Monday, September 15, 2008

I Love My Fake Baby

I nominate My Fake Baby for Best Documentary of the Year.

It's the story of two women whose devotion to their "reborn babies" totally transcends the ridiculous. Reborn babies are ultra-realistic dolls that can mimic breathing, warmth, wriggling and heartbeats, and there's a growing British fanbase. Accordingly then this documentary is hilarious, but also so painful in its desperation that it strikes an unusual dramatic chord. When one woman presents her husband with her first Reborn acquisition -- a doll made to resemble their grandson in minute detail -- she is met with a reaction of slight concern and repulsion. Her guttural cries indicate she was expecting her husband to be just as passionate as one would be in welcoming a newborn into the family. Her actual grandchild is wise enough to set her straight, "That's a doll, you numbnuts!"

If only Christopher Guest's troupe had made this. The offbeat characters and delusional worldviews would have people rolling in the aisles just as this had me rolling in my computer chair... The only difference here is that these folks are real and so that laughter is tinged with equal parts dread and pity. There are apparently hundreds of grown British women who've taken to playing house with a hunk of finely detailed plastic. Basically it's brilliant (subtly devastating) comedy gold!

Watch it here:

First there's our reborn baby creator, Jamie, a single mom who took up the odd hobby after hunting for a realistic doll for her daughter. She skillfully paints individual veins, birthmarks, facial scratches, the works! Jamie's at the top of her craft; the Michelangelo of reborns. He used canvas whereas Jamie puts baby parts in her oven.

Jamie strolls up and down her local grocer with an empty cart, bumping into the customers, "Excuse me, would you like to buy a baby?... Come here every week and sell me babies." Watch as their utter joy melts into a shudder.

Jamie seems like a mostly stable woman who's great at what she does, and has found a ripe market in the questionably sane. It's also comforting that her daughters seem in on the joke. Yet another case of a child having significantly more sense than these adults.

Which brings us to the customer base:

Left: Sue is a woman overcome by a maternal instinct but with no desire for fussing and cleanup. Still, she individually washes the wheels on her pram (a creepier-sounding British stroller), bathes and even combs the hair of her four reborn daughters. Sue also travels to America for their "adoptions."

Right: Christina is a woman so overcome by sadness upon her grandson moving away that she replaces him with a doll replica.

Daily reminders that you're baby is actually a doll:

1) Those expensive designer bottle holders you bought are actually filled with laundry fluid, for the realistic appearance of actual milk.

2) The delivery of your baby required cardboard, packaging tape, and that reliable UPS service.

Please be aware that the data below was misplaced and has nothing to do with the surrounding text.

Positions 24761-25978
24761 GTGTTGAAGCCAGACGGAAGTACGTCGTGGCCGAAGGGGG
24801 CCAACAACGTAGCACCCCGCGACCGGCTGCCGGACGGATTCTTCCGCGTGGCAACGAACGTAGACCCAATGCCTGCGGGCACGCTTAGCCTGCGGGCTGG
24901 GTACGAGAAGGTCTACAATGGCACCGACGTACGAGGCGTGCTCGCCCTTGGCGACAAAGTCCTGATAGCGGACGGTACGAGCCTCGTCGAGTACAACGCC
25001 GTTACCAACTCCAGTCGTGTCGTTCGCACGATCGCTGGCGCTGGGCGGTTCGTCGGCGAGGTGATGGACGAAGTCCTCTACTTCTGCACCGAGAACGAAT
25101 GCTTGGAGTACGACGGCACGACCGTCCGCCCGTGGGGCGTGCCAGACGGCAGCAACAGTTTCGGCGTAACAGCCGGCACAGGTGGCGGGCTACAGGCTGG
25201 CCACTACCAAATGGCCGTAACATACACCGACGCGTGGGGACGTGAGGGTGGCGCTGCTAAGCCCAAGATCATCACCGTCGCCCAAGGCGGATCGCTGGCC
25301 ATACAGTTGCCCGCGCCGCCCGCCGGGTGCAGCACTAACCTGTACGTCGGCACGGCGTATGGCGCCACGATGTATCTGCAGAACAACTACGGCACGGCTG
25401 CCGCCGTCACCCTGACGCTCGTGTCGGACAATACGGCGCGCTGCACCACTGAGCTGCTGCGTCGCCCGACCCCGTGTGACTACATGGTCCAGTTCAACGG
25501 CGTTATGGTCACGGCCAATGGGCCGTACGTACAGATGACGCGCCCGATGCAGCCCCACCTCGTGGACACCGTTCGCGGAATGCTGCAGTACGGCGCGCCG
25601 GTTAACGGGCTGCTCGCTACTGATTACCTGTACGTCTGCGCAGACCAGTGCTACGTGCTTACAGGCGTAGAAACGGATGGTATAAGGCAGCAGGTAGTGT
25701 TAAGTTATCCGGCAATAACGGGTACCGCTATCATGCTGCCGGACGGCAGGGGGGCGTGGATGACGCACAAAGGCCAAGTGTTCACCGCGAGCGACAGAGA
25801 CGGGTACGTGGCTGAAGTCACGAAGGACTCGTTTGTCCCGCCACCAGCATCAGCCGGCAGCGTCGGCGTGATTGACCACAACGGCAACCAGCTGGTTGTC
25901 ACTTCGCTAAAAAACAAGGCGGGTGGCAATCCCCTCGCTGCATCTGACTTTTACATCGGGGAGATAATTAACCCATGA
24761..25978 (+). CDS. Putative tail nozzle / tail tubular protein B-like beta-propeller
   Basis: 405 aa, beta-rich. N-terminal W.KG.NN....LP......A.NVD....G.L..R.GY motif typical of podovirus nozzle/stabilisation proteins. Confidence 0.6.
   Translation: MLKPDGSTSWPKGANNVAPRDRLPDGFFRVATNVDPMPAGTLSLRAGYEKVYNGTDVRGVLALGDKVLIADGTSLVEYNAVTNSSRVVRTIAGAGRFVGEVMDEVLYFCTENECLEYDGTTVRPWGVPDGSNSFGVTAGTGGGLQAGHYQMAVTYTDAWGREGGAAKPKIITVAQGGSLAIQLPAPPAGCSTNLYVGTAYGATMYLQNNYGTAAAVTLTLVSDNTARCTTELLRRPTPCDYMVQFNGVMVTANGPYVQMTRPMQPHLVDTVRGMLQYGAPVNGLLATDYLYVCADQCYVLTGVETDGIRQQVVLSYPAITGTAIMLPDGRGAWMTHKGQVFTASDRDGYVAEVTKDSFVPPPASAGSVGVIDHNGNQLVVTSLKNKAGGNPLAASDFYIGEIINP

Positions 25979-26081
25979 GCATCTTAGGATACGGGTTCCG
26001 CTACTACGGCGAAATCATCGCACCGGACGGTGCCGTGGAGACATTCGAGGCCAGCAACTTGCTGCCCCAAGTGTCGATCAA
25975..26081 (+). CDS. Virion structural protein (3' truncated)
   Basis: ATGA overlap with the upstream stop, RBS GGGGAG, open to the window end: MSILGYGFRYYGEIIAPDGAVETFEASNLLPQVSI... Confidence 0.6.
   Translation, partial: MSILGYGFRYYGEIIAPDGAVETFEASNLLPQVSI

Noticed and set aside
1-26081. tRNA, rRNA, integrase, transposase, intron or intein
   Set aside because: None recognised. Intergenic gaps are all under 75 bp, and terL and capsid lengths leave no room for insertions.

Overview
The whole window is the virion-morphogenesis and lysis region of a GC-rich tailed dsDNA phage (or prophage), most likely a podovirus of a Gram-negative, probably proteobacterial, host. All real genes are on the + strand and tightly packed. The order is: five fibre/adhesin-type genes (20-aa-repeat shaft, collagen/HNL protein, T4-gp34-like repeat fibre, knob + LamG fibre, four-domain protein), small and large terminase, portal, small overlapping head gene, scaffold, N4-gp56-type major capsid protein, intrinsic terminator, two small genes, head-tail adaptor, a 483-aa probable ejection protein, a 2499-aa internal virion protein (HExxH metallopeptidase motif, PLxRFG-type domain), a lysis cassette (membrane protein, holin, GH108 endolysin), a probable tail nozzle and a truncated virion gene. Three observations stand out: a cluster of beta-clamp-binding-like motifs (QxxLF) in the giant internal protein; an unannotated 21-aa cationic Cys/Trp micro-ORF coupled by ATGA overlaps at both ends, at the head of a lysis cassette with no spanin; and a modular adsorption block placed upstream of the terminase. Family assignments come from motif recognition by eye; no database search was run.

3) If your baby flies out of the car seat or loses its head, there's always a replacement online.

4) Sightseeing with your baby turns YOU into the main attraction.

With the reborn in one of her many designer prams (with detachable parasol), Sue wants to stand out on the playground. So much scary in a single image!

Sue says she's not delusional. "They're perhaps embarrassed for me because I am, perhaps, pushing a doll in a pram. But for me I don't see it like that, " she insists. "I don't see her as a baby, any of my girls. I don't see them as real babies. I know they're real dolls, I'm under no illusion. But it's just where I haven't got children, I guess there is still that female instinct in me."

The husbands are doing their best to remain supportive and oblivious. Sue's husband Terry doesn't even flinch when asked to pose in a family photo.

Of course Sue realizes why she prefers these dolls to real children, "Never grows out of her clothes, never soils them. It's just fabulous. The only difference is of course these guys don't move." Well I'm convinced it's for the best, not just because of the child's impending psychotic break, but also because of those nails!

Terry explains their lack of real kids: "The story behind that is when we was young, we decided that we would enjoy ourselves when we were young and have children later. But it's never stopped -- enjoying it. It's just we've had the holidays."

Sue elaborates, "It's too much commitment and I can't stand the noise, and I'm just so fussy really. If I could pick a child off the shelf, that would be wonderful because I could say, 'Yeah, I want one that's quiet and well behaved, and one that keeps clean.'"

The one Sue claws off the shelf is your "Average Creepy Baby":

There's also your "Ugly Baby":
The one on the right looks like Michael Keaton.

And my personal favorite: "Had a Hard Life Baby." She looks like she went from birth right into retirement.

Emmy voters where are you? Give My Fake Baby some love! If not for me, do it for the reborns and the reborns after them.


Anonymous said...

The young lady Jamie has filed bankruptcy. If you've purchased a doll and have not received it, please be advised: ... 8/page.pdf

'QBAL, Jamilah, previously known as Jaime Louise Eaton and Jaime
Louise Wooldridge and Jaime Louise Holmes, Marketing Assistant/pa
and residing at 24 Uplands Avenue, Werrington, Stoke-on-trent, ST9
Petition—22 January 2009. No. of Matter—74 of 2009. Date of
Bankruptcy Order—22 January 2009. Whether Debtor’s or Creditor’s
Petition—Debtor’s. Official Receiver—Ground Floor, Copthall House,
King Street, Newcastle-under-lyme, ST5 1UE.

Adam said...

Sorry Jamie. I wish this article would have sold more Michael Keaton reborns.